"Titanfall 2’s stellar time traveling level, Effect and Cause, is arguably one of the most memorable gaming moments of the 2010’s. I sat down with senior designer, Jake Keating, to hear about the level’s creation and the biggest challenges he and the team faced making ‘Effect and Cause’ a reality."
2020 Predictions #7: Why Auto-Chess Games can't Monetize - and How to Fix That (Giovanni Ducati / Deconstructor Of Fun - ARTICLE)
"In 2019, it was DotA’s turn to incubate a new idea with a lot of potential: Auto Chess. In this analysis we will explore, if 2020 will be the year in which Auto Chess sees widespread commercial success. To save you from the suspense, the answer is NO. But we encourage you to read further to understand why. [SIMON'S NOTE: there's so little writing about F2P, which is >50% of the revenue of the game biz - read all of these great stats-filled prediction pieces if you can, since you need to know what's up, whether you agree with the monetization tactics or not...]"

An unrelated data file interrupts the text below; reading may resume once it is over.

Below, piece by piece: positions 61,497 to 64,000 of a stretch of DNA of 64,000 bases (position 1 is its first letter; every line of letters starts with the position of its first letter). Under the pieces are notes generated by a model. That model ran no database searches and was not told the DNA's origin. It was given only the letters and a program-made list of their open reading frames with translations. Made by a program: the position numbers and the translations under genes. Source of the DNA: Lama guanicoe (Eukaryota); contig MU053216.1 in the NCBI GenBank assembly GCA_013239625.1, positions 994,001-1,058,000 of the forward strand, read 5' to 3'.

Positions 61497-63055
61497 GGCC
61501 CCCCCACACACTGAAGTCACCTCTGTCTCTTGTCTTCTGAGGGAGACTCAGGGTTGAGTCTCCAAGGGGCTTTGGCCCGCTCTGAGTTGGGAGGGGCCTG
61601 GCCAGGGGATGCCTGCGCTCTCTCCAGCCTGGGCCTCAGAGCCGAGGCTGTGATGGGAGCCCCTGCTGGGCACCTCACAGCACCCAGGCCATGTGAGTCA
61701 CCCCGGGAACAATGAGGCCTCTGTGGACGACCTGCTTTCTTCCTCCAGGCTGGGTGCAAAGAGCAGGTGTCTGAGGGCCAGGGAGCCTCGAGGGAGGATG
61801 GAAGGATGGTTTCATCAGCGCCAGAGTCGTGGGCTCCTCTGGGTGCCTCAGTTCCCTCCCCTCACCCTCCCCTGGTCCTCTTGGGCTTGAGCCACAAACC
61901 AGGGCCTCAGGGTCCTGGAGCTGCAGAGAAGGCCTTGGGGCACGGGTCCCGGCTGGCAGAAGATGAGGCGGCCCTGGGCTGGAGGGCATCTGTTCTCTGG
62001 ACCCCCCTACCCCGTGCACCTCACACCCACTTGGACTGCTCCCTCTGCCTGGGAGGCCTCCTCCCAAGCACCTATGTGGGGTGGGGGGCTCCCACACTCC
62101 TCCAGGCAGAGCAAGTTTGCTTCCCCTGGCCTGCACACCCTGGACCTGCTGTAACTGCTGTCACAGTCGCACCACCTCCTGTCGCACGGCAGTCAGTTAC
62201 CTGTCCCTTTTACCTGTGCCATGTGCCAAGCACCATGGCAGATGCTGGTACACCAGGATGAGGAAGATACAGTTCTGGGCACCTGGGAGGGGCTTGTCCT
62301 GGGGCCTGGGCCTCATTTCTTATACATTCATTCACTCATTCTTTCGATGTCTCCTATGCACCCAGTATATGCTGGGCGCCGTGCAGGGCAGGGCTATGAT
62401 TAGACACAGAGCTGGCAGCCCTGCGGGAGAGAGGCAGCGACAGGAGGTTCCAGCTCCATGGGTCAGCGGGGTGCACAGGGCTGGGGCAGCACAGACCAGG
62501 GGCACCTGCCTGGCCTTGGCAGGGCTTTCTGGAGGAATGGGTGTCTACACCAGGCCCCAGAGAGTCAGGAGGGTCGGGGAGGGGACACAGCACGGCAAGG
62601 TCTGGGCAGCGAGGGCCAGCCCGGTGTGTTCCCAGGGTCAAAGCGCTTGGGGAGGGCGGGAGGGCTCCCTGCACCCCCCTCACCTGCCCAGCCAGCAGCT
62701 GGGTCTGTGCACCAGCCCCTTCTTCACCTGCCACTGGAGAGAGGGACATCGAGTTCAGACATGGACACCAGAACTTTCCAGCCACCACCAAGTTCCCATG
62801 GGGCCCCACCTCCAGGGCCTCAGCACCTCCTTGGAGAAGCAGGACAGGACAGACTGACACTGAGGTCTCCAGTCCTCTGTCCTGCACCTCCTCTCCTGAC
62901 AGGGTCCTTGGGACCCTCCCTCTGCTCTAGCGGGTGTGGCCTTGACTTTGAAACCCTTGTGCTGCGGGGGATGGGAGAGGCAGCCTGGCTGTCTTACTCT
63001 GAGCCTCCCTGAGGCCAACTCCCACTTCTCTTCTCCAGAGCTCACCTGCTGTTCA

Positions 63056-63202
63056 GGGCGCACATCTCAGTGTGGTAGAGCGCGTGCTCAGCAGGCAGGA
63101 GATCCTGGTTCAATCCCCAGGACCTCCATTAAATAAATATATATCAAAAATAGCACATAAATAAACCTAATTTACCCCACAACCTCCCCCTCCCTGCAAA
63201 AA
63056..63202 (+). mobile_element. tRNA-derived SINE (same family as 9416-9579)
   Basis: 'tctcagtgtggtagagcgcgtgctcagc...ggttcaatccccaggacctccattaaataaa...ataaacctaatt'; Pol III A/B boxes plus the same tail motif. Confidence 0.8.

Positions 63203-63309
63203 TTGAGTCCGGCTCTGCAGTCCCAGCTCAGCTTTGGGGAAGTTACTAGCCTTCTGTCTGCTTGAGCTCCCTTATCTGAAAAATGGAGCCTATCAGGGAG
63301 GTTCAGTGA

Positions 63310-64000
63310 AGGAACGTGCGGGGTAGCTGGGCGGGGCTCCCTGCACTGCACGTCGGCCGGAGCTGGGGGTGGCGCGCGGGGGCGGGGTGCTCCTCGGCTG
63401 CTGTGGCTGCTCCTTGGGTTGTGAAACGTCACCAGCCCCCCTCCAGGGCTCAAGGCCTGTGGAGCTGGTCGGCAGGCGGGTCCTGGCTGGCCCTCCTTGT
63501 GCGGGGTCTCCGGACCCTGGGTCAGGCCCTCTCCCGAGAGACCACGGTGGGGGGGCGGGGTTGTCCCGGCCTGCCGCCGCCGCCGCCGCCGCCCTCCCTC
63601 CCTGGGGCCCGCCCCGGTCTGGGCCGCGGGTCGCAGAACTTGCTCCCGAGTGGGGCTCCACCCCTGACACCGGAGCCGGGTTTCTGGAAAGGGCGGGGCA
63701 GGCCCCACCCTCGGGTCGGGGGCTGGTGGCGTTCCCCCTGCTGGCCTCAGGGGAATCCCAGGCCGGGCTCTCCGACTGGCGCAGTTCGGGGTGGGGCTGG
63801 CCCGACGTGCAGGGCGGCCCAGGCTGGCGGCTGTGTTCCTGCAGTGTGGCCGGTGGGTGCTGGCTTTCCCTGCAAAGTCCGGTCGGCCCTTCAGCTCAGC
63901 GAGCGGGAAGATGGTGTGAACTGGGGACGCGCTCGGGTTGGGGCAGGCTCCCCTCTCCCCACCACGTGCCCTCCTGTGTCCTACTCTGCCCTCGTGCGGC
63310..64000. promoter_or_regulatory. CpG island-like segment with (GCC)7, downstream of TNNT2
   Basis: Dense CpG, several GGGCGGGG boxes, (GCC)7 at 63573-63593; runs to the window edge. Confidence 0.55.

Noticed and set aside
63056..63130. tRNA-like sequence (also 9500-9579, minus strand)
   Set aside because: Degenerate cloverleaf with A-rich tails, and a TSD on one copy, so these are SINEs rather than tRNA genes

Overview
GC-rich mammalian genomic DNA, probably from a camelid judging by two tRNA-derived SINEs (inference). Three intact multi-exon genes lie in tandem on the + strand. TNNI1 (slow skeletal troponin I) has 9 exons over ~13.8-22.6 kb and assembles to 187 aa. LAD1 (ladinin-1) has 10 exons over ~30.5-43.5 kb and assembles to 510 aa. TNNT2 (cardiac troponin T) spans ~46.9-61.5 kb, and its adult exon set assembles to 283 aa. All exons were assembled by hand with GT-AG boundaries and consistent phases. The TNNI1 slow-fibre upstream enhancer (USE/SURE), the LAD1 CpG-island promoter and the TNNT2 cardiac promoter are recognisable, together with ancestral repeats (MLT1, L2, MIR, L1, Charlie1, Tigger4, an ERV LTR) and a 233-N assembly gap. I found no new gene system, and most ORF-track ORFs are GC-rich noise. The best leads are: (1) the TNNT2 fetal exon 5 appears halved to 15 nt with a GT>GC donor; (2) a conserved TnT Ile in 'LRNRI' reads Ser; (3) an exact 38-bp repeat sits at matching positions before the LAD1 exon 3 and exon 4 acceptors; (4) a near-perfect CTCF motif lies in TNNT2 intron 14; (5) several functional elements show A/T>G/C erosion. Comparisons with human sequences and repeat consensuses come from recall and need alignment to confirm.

Not-so-Dead Cells: Why maintaining an archive of your game is good for both you and your players (Gwenael Masse / VentureBeat - ARTICLE)
"So do we have a responsibility to preserve our past, for the benefit of us and others? We think so. It’s taken two years, but we recently released the Legacy Update on Steam, an archive of major Dead Cells iterations from 2017 to the present. They say you can’t make everyone happy, but it turns out you can — with a little planning."
How Hades plays with Greek myths (Alex Wiltshire / RockPaperShotgun - ARTICLE)
"When Supergiant Games started to make Hades, their Rogue-like action-RPG, they had plenty of experience making narrative games. Across Bastion, Transistor and Pyre, they’d found they were pretty good at telling stories. But in a Rogue-like? And what’s that? They intended to put Hades in Early Access? Could they ever fit with the kind of rich characterisation and storytelling that made Supergiant’s name?"